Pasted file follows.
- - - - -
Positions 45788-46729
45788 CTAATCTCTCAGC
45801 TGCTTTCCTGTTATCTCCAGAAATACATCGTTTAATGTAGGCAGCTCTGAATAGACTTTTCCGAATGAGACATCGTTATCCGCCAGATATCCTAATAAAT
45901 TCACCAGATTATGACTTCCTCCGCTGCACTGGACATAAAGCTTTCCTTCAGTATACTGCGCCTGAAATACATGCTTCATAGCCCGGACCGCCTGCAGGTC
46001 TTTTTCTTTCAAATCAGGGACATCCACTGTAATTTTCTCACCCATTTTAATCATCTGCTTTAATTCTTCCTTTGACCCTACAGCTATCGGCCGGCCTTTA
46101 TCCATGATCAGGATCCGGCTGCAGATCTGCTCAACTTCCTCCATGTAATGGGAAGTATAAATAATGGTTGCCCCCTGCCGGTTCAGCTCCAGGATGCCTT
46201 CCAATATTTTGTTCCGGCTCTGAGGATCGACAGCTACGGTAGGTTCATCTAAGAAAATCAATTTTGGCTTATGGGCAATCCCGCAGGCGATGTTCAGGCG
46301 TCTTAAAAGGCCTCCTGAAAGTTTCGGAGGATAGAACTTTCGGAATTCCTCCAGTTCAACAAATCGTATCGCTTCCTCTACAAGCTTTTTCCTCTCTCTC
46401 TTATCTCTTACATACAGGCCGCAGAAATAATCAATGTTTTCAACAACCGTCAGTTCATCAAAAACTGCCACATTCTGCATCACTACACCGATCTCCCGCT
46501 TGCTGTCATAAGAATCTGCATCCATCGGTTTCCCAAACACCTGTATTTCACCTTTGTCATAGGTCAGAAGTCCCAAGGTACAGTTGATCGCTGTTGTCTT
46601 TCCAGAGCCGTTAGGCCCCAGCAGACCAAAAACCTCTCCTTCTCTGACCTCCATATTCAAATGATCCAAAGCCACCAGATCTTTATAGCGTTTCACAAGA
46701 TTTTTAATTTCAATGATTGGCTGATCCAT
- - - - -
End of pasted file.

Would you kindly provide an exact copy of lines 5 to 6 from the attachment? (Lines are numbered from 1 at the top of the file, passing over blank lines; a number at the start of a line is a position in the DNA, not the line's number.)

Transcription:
46001 TTTTTCTTTCAAATCAGGGACATCCACTGTAATTTTCTCACCCATTTTAATCATCTGCTTTAATTCTTCCTTTGACCCTACAGCTATCGGCCGGCCTTTA
46101 TCCATGATCAGGATCCGGCTGCAGATCTGCTCAACTTCCTCCATGTAATGGGAAGTATAAATAATGGTTGCCCCCTGCCGGTTCAGCTCCAGGATGCCTT